Britain rolls out Oxford vaccine
Britain yesterday began rolling out the Oxford-AstraZeneca coronavirus vaccine, a possible game-changer in fighting the disease worldwide, while China raced to inoculate millions with a domestically made jab.
Britain started the new drive with 530,000 doses of the AstraZeneca vaccine, as it struggled to control a severe wave of infections that has threatened to overwhelm the public health system and prompted the government to warn tougher curbs can be expected.
The vaccine, developed by AstraZeneca and the University of Oxford, is seen as advantageous by many experts because it does not require very cold temperatures for storage like the ones from Pfizer-BioNTech and Moderna.
That could mean greater access to the vaccine for less wealthy parts of the world in the fight against the coronavirus, which has infected more than 85 million people with more than 1.84 million known deaths.
"I'm very pleased that I got the Oxford vaccine," said Brian Pinker, an 82-year-old retired maintenance manager who Britain's NHS said was the first to receive the AstraZenica jab.
"The vaccine means everything to me. To my mind it's the only way of getting back to a bit of normal life," Pinker said at Oxford's Churchill Hospital.
Health Secretary Matt Hancock told the BBC that Britain's fight against a resurgent virus has been "significantly accelerated" with the introduction of the AstraZenica vaccine. The virus has claimed 75,000 lives in Britain.
Britain has already vaccinated around one million people after approving the Pfizer vaccine in early December and hopes to give shots to tens of millions in the next three months, Prime Minister Boris Johnson said in a BBC interview.
Vaccinations were also under way in European countries like France, Germany and Greece.
But the French government yesterday faced growing pressure to accelerate its vaccination drive, with President Emmanuel Macron reportedly also furious over the slow pace of progress.
Just a few hundred people have received the jab so far in France, compared with over 200,000 in Germany and around one million in Britain.
In Beijing, thousands lined up to receive shots as Chinese authorities raced to inoculate millions ahead of the Lunar New Year mass travel season in February.
Beijing has already administered around 4.5 million doses of largely unproven emergency vaccines this year -- mostly to health workers and other state employees destined for overseas jobs, according to authorities.
South Korea is reviewing AstraZeneca's request for approval of its vaccine, as it expands a ban on private gatherings of more than four people to the whole country with daily cases topping more than 1,000 in four days.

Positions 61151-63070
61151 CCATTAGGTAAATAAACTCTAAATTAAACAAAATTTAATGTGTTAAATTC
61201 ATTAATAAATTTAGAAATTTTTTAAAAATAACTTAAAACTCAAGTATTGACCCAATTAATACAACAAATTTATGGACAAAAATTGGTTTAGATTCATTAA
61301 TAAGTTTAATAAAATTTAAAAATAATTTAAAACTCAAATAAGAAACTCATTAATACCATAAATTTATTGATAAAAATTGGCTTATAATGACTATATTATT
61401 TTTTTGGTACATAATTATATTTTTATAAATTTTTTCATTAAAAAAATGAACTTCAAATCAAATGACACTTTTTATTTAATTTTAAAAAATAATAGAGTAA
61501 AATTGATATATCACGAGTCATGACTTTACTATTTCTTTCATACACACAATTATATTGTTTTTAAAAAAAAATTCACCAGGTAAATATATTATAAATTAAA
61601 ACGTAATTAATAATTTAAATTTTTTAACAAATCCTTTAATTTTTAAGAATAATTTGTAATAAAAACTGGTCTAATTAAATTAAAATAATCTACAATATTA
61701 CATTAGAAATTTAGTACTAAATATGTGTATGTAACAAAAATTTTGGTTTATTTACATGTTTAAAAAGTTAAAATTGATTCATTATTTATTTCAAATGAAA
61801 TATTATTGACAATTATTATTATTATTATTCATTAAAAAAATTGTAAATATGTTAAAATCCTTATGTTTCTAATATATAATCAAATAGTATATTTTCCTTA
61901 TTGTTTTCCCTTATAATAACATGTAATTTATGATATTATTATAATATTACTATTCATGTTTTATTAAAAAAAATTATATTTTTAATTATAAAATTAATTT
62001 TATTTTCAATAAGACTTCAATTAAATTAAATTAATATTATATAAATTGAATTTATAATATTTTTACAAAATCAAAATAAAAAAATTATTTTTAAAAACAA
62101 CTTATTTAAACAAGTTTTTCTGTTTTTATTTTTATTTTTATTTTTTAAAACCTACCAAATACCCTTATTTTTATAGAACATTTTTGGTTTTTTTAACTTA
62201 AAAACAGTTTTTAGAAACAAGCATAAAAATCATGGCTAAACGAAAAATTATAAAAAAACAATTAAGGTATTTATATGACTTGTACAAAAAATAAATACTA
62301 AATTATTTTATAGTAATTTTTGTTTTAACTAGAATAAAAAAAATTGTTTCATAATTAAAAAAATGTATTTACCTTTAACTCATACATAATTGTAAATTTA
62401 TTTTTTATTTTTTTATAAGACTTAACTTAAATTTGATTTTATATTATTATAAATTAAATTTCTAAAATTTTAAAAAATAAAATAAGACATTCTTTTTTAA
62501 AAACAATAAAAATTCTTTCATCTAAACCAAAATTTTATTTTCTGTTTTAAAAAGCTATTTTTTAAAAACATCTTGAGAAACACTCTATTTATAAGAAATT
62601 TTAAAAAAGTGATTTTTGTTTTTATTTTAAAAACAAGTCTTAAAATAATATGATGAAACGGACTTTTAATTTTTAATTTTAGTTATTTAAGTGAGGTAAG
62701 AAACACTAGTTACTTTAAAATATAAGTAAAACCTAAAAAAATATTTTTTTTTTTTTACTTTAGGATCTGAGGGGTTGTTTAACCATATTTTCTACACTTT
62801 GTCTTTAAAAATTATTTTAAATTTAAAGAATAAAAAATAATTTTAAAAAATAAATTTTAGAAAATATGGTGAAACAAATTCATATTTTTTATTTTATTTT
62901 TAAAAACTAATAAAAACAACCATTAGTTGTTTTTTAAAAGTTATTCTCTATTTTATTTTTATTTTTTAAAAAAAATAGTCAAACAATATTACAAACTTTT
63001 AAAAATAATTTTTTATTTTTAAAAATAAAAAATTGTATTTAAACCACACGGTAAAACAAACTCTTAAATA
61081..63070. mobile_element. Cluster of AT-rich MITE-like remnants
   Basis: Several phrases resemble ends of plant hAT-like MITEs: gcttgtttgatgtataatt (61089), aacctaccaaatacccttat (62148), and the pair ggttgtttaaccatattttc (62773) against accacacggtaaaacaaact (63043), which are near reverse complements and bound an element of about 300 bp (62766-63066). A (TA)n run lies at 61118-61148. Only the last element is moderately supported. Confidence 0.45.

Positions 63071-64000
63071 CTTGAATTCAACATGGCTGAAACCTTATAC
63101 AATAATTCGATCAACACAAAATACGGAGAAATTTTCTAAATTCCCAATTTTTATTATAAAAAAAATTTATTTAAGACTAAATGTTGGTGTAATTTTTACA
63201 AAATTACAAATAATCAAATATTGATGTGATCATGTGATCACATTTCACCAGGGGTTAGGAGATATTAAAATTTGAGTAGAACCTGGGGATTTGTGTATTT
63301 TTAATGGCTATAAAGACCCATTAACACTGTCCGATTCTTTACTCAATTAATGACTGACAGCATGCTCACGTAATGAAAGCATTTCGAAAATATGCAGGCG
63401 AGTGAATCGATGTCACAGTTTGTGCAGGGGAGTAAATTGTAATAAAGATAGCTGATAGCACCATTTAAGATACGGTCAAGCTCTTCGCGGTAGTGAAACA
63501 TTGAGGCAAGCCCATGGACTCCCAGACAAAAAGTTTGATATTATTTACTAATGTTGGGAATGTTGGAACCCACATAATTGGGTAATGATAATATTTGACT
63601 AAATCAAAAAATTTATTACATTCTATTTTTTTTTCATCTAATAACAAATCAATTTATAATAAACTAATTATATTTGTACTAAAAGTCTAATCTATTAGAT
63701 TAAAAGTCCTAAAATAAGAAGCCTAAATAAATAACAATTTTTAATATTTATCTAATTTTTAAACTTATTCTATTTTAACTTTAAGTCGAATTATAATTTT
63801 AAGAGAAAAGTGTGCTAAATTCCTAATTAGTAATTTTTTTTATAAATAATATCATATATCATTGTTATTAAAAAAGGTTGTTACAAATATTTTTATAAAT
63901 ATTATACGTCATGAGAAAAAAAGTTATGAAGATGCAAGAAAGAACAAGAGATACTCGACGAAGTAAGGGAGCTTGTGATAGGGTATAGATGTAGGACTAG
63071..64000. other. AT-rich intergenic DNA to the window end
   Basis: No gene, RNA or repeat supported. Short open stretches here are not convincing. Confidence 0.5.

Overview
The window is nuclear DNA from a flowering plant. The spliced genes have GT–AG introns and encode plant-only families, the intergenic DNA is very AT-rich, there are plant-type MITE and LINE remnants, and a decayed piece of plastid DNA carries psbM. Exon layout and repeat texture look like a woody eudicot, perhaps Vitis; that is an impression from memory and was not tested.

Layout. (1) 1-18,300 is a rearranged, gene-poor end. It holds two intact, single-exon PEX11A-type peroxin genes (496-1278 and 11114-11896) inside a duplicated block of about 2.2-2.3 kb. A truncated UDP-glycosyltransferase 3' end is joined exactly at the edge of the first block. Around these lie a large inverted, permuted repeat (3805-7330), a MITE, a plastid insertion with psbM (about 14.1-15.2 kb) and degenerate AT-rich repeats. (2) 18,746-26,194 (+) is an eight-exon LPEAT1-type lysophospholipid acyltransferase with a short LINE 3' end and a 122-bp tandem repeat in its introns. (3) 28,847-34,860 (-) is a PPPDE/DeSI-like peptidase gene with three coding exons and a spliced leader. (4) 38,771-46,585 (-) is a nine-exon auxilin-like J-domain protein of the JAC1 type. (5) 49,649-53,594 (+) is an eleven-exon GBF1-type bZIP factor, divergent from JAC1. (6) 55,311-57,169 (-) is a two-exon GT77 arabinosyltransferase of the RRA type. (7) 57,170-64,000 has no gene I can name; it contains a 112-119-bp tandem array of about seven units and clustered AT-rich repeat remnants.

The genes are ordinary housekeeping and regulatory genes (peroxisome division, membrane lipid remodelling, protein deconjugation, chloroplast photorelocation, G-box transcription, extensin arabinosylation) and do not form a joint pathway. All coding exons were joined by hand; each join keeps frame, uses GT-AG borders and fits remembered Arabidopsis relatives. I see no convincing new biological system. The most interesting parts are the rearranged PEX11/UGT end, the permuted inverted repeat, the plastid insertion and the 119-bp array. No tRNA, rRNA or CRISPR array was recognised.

South Korea's drug safety ministry said it will aim to approve the British shot for emergency use in 40 days. The approval would mark the first for the country, which has been grappling with a prolonged surge in infections during the latest wave that has led to a sharp increase in deaths.
Vietnam has agreed to buy 30 million doses of the Covid-19 vaccine produced by AstraZeneca Plc , the government said yesterday, adding that authorities are also seeking to purchase vaccines from other sources, including Pfizer Inc, reports Reuters.
The Southeast Asian country has previously agreed to get a Russian vaccine though also said it would not rush to secure vaccine deals, citing the potential for high financial costs and after managing to contain its coronavirus outbreaks to only 1,494 cases, with 35 deaths.
STUMBLING US ROLLOUT
Elsewhere, American officials on Sunday rejected claims by outgoing President Donald Trump that the country's death toll of more than 350,000 was exaggerated, as they defended the stumbling rollout of vaccines in the world's worst-hit nation.
The United States has a known caseload of more than 20 million, and the Trump administration has faced intense criticism for its handling of the pandemic, which has hammered the US economy.
It has started giving people the Pfizer and Moderna shots, but the 4.2 million people vaccinated so far are far below the official predictions of 20 million by the new year.
More than 13 million vaccine doses have been distributed nationwide, but efforts to inoculate health workers and vulnerable people have been hampered by logistical problems and overstretched hospitals and clinics, reports AFP.
"There have been a couple of glitches, that's understandable," top US expert Anthony Fauci said, adding it was a challenge "trying to get a massive vaccine program started and getting off on the right foot."
Troubling reports have emerged of vaccines going bad due to poor organisation, lack of healthcare professionals to administer them or, in one isolated case, sabotage.
Moncef Slaoui, chief advisor to the US government's military-led vaccine effort, said another alternative was being explored for the Moderna vaccine: administering half doses twice.
"We know it induces identical immune response," Slaoui said, adding that officials are in discussions with Moderna and the Food and Drug Administration (FDA) about the proposal.